Sen. Karen Mayne, D-West Valley City, is drafting a bill to close loopholes in state law that have allowed fringe gambling — any gambling, lottery or gaming device that is given by a business in exchange for money.
“It’s a cancer that needs to be out of the state of Utah. If they want this kind of practice, it needs to be elsewhere because it’s bringing down all our communities, and bringing drug use, more violence, all those kinds of things,” Mayne said Thursday at a Capitol news conference.
“These are slot machines that are in mini-marts, laundromats, beauty salons, and they’re more aggressive every single day.”
She argued that bad behavior brings on more bad behavior. Layton City Attorney Gary Crane echoed this with examples of two situations that have happened in his city..
One happened at the Cyber Cafe and two other businesses that had gambling machines. “We found out through subsequent investigation that they were funneling almost $200,000 across the Canadian border from just these three institutions every single month, which was a lot of money,” said Crane.
Layton also discovered the dangers of gambling when a business set up right next to a high school and a student spent close to $20,000 on his parent’s credit card playing on machines.
Crane said the city called in the State Tax Commission and the IRS, which discovered there were connections outside the country to money funneled from these machines.
“There really is nothing legitimate about these businesses … they’re there for one purpose and that is to take money from those individuals who can least afford it."
These machines are largely unregulated because the Utah Constitution prohibits gambling, so no city has rules in place to address specific varieties of gaming.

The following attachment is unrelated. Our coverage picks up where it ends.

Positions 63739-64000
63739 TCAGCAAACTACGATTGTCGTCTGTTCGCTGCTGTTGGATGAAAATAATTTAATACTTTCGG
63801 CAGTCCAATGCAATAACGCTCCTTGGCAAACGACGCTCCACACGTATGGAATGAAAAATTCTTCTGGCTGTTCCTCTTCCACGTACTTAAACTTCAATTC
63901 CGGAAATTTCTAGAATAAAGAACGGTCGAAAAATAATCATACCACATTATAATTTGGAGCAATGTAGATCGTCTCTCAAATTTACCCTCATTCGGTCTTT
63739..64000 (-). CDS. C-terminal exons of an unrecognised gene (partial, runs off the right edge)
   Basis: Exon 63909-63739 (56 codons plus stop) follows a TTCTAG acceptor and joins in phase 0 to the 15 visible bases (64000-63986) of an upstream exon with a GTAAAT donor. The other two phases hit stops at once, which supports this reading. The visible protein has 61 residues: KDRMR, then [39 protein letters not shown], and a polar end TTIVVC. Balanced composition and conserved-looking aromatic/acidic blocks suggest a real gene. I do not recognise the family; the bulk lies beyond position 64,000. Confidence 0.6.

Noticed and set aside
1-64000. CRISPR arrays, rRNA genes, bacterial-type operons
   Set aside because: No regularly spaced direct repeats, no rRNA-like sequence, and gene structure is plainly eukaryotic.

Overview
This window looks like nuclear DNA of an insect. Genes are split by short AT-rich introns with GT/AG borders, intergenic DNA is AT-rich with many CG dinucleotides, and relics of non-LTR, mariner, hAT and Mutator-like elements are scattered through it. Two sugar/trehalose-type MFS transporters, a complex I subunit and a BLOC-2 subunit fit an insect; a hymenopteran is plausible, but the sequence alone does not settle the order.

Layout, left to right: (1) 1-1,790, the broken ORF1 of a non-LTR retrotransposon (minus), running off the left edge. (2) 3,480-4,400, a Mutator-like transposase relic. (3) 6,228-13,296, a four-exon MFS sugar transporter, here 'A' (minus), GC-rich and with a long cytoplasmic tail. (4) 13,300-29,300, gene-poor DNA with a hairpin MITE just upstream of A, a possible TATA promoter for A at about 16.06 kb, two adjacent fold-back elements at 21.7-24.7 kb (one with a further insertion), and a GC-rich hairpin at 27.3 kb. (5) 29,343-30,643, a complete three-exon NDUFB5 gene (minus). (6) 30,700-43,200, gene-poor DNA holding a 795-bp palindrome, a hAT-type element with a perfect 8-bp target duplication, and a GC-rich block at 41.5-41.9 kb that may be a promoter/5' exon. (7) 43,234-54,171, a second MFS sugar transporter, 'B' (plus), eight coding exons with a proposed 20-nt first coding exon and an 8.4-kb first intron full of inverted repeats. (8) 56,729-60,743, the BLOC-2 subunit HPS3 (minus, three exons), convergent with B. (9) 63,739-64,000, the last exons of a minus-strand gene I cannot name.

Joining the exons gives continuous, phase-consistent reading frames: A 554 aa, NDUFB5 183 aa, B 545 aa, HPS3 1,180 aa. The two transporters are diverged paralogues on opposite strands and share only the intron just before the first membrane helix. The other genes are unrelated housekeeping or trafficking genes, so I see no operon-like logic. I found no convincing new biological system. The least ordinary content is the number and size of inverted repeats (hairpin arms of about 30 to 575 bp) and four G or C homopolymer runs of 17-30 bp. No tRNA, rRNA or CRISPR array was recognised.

“The individuals and companies who are proliferating these machines all around Utah are doing so with no oversight, and no regard for the impact it has on the communities where they’re placing these machines," said James Russell, an investigator for Utah Attorney General’s Office.
The machines are often placed in lower income areas, independent convenient stores, ethnic markets, “places where they go to take advantage of those who are the least advantaged," Russell said.
Another issue is tax avoidance because gambling businesses say they’re unregulated so the state can’t collect any sales tax revenue.
Additionally, gambling is such a lucrative business that companies can hire sophisticated attorneys to defend them — which is what happened last year when legislators tried to stop them from coming to Utah.
Rep. Mike McKell and Sen. Todd Weiler sponsored HB23 in the 2019 session to clarify that fringe gambling was not allowed. But it wasn’t enough to keep out the gambling businesses. “They have the smart lawyers and experienced lobbyists. So they took that and said ‘here’s another loophole,’” said Mayne.
This new proposal will clarify which type of machines are legal, define what is considered a fringe gambling machine, increase criminal penalties for owners of gambling machines, and allow people to request double damages for money lost to the owner of the machine. The legislation focuses on machines that take and distribute money. It doesn’t modify existing laws that apply to bingo, valid promotional activities or other activities not involving a machine.
“We want to make sure that there’s no loopholes to say ‘Welcome to Utah.' You’re not welcome to Utah, we’re not welcoming you to do harm to us,” said Mayne.